Corticosteroid Injections Ineffective for Knee Osteoarthritis
Am Fam Physician. 2017 Sep 15;96(6):406.
Do intra-articular corticosteroids improve pain and function and decrease cartilage loss in adults with osteo-arthritis of the knee?
This well-done study found that regular three-month intra-articular injections of triamcinolone for two years resulted in no significant difference in pain and function assessments compared with saline. However, a significant increase in cartilage loss and damage did occur in patients receiving corticosteroids compared with saline. This study confirms the findings of the only other published study with a low risk of bias (see Synopsis). (Level of Evidence = 1b)
Although intra-articular corticosteroids are commonly used for the treatment of knee osteoarthritis, data are limited in terms of benefits and safety. The most recent Cochrane review on this topic evaluated 27 randomized controlled trials (26 with a high risk of bias) and found minimal improvement in pain and function in the short-term with corticosteroids compared with placebo. The only study with low risk of bias found no benefit from corticosteroids (Jüni P, et al. Cochrane Database Syst Rev. 2015;(10):CD005328). These investigators recruited 140 adults, 45 years or older, with knee osteoarthritis diagnosed using standard national criteria. Eligible patients randomly received (concealed allocation assignment) either ultrasound-guided intra-articular triamcinolone (40 mg) or saline injections every three months for two years. Patients, clinicians administering the injections, and outcome assessors remained masked to treatment group assignment. Pain and function assessments based on validated questionnaires and physical examination occurred regularly throughout the study. Periodic magnetic resonance imaging occurred at 0, 12, and 24 months to evaluate changes in knee cartilage volume over the two-year period. Complete follow-up occurred for 95% of patients at two years.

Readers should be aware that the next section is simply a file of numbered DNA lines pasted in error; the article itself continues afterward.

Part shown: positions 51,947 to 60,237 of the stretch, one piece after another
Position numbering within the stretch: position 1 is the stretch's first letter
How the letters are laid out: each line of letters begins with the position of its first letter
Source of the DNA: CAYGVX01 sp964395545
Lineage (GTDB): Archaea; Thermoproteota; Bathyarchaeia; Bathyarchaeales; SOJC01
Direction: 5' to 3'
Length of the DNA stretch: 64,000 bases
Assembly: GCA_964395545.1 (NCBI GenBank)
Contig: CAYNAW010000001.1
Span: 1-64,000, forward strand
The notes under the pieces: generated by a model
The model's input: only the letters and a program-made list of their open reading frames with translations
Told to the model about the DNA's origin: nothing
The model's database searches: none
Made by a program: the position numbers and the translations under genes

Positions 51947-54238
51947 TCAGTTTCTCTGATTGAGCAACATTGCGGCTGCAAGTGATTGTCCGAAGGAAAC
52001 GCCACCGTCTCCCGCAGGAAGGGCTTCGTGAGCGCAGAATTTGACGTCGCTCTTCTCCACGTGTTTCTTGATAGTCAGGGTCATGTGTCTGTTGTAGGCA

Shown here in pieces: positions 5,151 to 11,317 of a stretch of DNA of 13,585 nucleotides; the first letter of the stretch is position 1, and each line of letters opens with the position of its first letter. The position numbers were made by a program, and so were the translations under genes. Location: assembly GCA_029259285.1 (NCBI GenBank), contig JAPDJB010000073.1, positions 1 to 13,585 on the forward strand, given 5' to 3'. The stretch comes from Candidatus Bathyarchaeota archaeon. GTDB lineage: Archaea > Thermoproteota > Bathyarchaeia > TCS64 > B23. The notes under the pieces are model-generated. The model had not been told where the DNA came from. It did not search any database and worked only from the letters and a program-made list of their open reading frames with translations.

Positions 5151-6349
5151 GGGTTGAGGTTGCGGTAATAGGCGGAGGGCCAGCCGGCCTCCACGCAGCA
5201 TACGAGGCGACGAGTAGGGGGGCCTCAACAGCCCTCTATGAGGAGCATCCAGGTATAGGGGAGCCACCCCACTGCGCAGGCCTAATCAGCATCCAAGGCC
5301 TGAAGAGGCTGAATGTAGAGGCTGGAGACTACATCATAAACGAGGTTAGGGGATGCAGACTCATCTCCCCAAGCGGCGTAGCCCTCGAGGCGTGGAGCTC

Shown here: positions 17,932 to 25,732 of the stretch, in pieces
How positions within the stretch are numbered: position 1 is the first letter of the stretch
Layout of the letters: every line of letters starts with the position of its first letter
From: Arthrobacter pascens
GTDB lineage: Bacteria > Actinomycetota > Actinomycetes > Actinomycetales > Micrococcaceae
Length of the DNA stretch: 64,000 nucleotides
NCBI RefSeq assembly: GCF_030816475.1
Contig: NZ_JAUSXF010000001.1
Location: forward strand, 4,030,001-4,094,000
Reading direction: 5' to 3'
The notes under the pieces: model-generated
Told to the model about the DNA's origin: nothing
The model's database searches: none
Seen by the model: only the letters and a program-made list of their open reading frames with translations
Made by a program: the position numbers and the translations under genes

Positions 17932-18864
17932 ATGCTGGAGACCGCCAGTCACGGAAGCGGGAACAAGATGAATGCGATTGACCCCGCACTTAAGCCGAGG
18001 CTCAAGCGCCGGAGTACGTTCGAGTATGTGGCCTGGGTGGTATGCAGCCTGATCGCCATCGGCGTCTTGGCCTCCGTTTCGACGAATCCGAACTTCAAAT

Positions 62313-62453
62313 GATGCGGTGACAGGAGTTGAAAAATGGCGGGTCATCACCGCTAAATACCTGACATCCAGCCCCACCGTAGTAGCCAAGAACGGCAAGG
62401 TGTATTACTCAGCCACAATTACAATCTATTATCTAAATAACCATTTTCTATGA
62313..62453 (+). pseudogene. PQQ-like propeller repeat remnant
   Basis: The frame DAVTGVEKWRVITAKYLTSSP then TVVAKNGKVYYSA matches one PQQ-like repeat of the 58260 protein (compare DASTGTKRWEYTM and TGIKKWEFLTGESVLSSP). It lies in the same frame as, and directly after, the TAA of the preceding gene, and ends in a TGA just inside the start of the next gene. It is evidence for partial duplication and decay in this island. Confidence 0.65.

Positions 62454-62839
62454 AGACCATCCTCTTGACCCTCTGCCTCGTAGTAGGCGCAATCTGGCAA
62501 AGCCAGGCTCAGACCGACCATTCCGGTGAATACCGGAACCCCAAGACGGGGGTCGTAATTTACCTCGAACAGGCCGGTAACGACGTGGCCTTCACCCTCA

Using intention-to-treat analysis, pain and function scores did not significantly differ between the two groups. However, the rate of cartilage loss and damage was significantly greater in the triamcinolone treatment group. There were no significant group differences in serious adverse events.
Study design: Randomized controlled trial (double-blinded)
Funding source: Government
Setting: Outpatient (any)
Reference: McAlindon TE, LaValley MP, Harvey WF, et al. Effect of intra-articular triamcinolone vs saline on knee cartilage volume and pain in patients with knee osteoarthritis: a randomized clinical trial. JAMA. 2017;317(19):1967–1975.
POEMs (patient-oriented evidence that matters) are provided by Essential Evidence Plus, a point-of-care clinical decision support system published by Wiley-Blackwell. For more information, please see http://www.essentialevidenceplus.com. Copyright Wiley-Blackwell. Used with permission.
For definitions of levels of evidence used in POEMs, see http://www.essentialevidenceplus.com/product/ebm_loe.cfm?show=oxford.
To subscribe to a free podcast of these and other POEMs that appear in AFP, search in iTunes for “POEM of the Week” or go to http://goo.gl/3niWXb.
This series is coordinated by Sumi Sexton, MD, Associate Deputy Editor.
A collection of POEMs published in AFP is available at https://www.aafp.org/afp/poems.
Want to use this article elsewhere? Get Permissions
More in AFP
MOST RECENT ISSUE
Jan 15, 2020
Access the latest issue of American Family Physician